Lake Natron

Lake Natron Safaris

  • Home to Lengai – the Maasai’s ‘Mountain of God'
  • Lake Natron – the largest breeding colony of flamingo
  • Unbelievable walking area in the heart of Maasai land
  • 120,000 year old humanoid footprint
When To Visit Lake Natron:
  • Jan
  • Feb
  • Mar
  • Apr
  • May
  • Jun
  • Jul
  • Aug
  • Sep
  • Oct
  • Nov
  • Dec

Lake Natron is a destination that very few travellers visit. With flamingo filled lakes, ancient hominoid footprints and active volcanoes, Natron is a stunning region reserved for the adventurous. A truly wonderful region.

The lake sits close to the Tanzania/Kenya border, in the Arusha region. Approximately six hours drive from Arusha itself, this is an area well off the beaten track, consisting of a near-pristine forest reserve and extensive grass plains interspersed with mountains, rocky hills, and even a live volcano – Ol Doinyo Lengai, ‘Mountain of God’ in Maasai. The scenery is phenomenal; some of the most spectacular in Africa.

The area does not claim to rival the neighbouring Serengeti and Ngorongoro for wildlife numbers – big game is sparse here. Scenery however is breath taking and with a population of lesser flamingo (approximately 2.5 million, the largest breeding colony in the world) congregating on the lake shore to feast on the blue-green algae Spirulina, you are guaranteed a spectacular sight!

Other wildlife highlights include spotting the long-necked gerenuk, but neither of these matches the sheer majesty of the landscape of Natron. Surrounded by the Great Rift itself, scenery really is what this destination is all about!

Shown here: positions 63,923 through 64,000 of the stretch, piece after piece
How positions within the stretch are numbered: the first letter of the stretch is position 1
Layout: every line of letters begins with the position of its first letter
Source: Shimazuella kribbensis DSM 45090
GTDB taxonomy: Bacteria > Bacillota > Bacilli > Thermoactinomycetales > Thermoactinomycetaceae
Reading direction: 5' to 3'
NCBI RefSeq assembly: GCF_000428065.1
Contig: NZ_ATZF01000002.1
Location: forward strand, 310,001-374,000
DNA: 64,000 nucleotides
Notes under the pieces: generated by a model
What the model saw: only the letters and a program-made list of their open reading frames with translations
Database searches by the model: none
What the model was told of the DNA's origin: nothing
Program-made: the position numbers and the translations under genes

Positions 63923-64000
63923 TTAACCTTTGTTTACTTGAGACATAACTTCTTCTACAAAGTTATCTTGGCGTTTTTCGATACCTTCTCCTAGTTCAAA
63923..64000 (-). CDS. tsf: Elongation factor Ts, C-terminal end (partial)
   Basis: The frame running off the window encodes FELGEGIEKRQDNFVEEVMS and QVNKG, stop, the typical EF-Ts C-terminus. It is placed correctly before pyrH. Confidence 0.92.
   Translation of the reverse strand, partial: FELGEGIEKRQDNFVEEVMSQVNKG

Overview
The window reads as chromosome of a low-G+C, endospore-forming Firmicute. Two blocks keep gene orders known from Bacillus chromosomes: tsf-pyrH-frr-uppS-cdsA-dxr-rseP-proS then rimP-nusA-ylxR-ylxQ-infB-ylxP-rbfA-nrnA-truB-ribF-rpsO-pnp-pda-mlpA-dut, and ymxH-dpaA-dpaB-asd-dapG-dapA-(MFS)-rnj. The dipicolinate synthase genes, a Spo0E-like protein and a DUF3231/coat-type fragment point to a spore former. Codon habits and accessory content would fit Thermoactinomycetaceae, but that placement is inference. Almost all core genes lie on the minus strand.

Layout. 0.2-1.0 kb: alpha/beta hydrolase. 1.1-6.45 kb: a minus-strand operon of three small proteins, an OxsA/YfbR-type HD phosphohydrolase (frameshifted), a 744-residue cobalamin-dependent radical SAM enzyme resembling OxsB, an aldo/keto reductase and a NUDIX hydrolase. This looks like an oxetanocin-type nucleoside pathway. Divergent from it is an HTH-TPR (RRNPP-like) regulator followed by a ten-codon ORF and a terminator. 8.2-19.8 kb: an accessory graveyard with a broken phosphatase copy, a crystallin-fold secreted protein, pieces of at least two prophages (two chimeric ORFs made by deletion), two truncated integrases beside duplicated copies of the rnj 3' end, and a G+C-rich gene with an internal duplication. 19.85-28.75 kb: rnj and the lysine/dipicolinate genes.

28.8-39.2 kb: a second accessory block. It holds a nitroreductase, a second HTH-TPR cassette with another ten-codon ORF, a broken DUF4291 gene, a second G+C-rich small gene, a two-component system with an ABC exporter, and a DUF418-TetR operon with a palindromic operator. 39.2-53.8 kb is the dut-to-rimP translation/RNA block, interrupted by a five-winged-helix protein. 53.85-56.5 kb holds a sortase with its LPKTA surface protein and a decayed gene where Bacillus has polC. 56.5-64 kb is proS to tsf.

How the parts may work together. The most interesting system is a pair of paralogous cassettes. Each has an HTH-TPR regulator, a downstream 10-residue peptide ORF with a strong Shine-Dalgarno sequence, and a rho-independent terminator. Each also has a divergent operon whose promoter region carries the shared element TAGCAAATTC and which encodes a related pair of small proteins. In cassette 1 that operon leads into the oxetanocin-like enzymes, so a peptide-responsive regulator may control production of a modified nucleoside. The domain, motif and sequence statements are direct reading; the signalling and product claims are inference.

With a magical location ‘guarding’ Lake Natron, Ol Doinyo Lengai is an extremely steep climb – but reach its peak and you are rewarded with breathtaking views over Ngorongoro, Kilimanjaro and all the volcanoes of the Rift Valley! On a clear day this view is absolutely outstanding. Descend to the shoreline however and marvel at ‘the Lake Natron footprints’, fossilised footfalls preserving moments over 120,000 years ago when two groups of Homo sapiens traversed the volcanic-ash terrain. This is one of the world’s largest collections of human footprints and well worth a visit.

The area is also notable for its location on village land rather than within a game reserve or national park that prohibits human settlement. As a result, there is a close and often symbiotic relationship between human and wildlife communities here. The former are mostly Maasai people, benefiting from local tourism. Travellers benefit in turn by enjoying truly authentic cultural experiences, among the best in Tanzania!

All in all, there is nowhere in the world like Lake Natron and its surrounds – in addition to the climb of Ol Doinyo Lengai, the landscape provides excellent opportunities for walking safari.